Martin started to laugh slowly. It got louder and louder as what had been said sunk in. He continued like that for some time. Eventually, managing to speak between breaths, he said, “Good one Freddy, I needed that. You always did crack me up. I’ll see you later. I’m having dinner with Kasey.”

He got up to leave. Fred jumped up and grabbed his hand firmly.

“Don’t go.”

“Let go,” Martin said, his face frowning, “What’s wrong with you?”

“I’m serious,” Fred said, “stay.”

Martin struggled, but Fred’s grip was tight. Martin shoulder barged into Fred’s chest, and the grip loosened enough for Martin to pull away.

Martin darted away further, shaking his head. “You always did have a screw loose,” he said. He stepped out down the garden path, opened the gate. Walked out onto the road. There was an awful screeching sound as a car lost control going around the corner. Martin froze. The car careered toward him. It struck his knee and he crumpled into the bonnet and then his face hit the windscreen. He fell to the pavement.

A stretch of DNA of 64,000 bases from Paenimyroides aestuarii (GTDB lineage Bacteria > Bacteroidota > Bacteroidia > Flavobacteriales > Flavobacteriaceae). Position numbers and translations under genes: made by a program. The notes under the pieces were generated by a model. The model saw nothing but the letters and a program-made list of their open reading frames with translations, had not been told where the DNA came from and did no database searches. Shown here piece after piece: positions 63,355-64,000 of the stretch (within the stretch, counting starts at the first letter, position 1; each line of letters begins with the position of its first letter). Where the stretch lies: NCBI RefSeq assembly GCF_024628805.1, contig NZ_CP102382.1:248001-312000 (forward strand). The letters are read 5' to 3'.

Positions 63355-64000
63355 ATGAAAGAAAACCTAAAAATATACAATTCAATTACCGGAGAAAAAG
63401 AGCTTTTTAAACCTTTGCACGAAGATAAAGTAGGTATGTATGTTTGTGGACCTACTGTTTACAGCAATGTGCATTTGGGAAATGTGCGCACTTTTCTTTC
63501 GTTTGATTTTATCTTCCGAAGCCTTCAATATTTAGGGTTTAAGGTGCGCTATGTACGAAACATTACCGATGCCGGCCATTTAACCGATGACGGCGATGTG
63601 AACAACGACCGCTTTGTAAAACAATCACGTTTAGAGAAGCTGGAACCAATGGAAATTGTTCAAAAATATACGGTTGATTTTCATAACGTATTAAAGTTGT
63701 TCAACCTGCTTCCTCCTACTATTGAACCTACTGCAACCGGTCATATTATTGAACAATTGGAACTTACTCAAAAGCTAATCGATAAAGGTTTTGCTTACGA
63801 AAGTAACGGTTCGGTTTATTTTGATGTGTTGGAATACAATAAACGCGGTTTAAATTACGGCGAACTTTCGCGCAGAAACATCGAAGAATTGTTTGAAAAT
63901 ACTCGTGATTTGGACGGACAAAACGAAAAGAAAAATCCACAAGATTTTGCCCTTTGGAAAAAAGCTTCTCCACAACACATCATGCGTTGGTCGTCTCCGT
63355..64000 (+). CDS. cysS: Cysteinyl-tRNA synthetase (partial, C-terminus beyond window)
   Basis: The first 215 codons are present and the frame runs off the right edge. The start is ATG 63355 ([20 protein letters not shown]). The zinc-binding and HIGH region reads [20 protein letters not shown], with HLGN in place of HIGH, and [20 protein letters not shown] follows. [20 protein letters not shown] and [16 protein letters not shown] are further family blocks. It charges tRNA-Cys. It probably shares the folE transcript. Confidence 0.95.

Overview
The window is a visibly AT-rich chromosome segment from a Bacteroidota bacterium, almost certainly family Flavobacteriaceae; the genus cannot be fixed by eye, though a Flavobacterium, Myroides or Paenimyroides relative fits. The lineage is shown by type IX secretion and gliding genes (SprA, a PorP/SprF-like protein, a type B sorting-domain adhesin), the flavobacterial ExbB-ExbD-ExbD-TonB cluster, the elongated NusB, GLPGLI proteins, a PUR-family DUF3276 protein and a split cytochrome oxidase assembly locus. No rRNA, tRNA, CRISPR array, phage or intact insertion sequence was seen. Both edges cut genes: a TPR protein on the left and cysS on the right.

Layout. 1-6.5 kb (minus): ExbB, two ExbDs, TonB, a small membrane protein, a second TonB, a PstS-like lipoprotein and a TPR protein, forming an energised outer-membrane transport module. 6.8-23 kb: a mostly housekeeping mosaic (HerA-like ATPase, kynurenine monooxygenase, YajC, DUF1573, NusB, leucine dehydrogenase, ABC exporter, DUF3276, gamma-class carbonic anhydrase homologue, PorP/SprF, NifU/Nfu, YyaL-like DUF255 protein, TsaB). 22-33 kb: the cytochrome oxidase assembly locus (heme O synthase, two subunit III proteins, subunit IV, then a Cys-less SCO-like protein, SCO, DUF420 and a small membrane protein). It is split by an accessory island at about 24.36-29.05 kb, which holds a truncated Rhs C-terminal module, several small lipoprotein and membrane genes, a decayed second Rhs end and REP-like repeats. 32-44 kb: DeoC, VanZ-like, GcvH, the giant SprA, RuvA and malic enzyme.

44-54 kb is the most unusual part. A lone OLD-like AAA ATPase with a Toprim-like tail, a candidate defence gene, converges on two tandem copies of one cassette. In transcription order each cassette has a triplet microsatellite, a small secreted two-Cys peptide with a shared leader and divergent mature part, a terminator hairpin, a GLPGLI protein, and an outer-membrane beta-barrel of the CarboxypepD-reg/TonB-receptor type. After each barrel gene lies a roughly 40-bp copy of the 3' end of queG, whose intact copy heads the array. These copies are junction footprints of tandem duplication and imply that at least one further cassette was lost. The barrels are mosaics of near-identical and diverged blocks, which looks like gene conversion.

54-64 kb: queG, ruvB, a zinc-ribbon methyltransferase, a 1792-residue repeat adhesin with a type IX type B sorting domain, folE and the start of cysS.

“No!” shouted Fred and he sprinted to Martin. He cradled his brother in his arms. Martin looked up at Fred one last time, eyes wide in shock, pupils dilated.

“I love you, man,” Martin said, before all the strength left his body and he became limp in Fred’s arms.

It was painful each time. But he knew what to do. He couldn’t let this happen. He marched back to his house. Slammed open the front door.

“What's wrong, love?” asked his mum as he stomped past her.

“Martin just died,” he said.

“What do you mean,” she screamed, her face horrified.

“Check outside our gate”, he said coldly over his shoulder.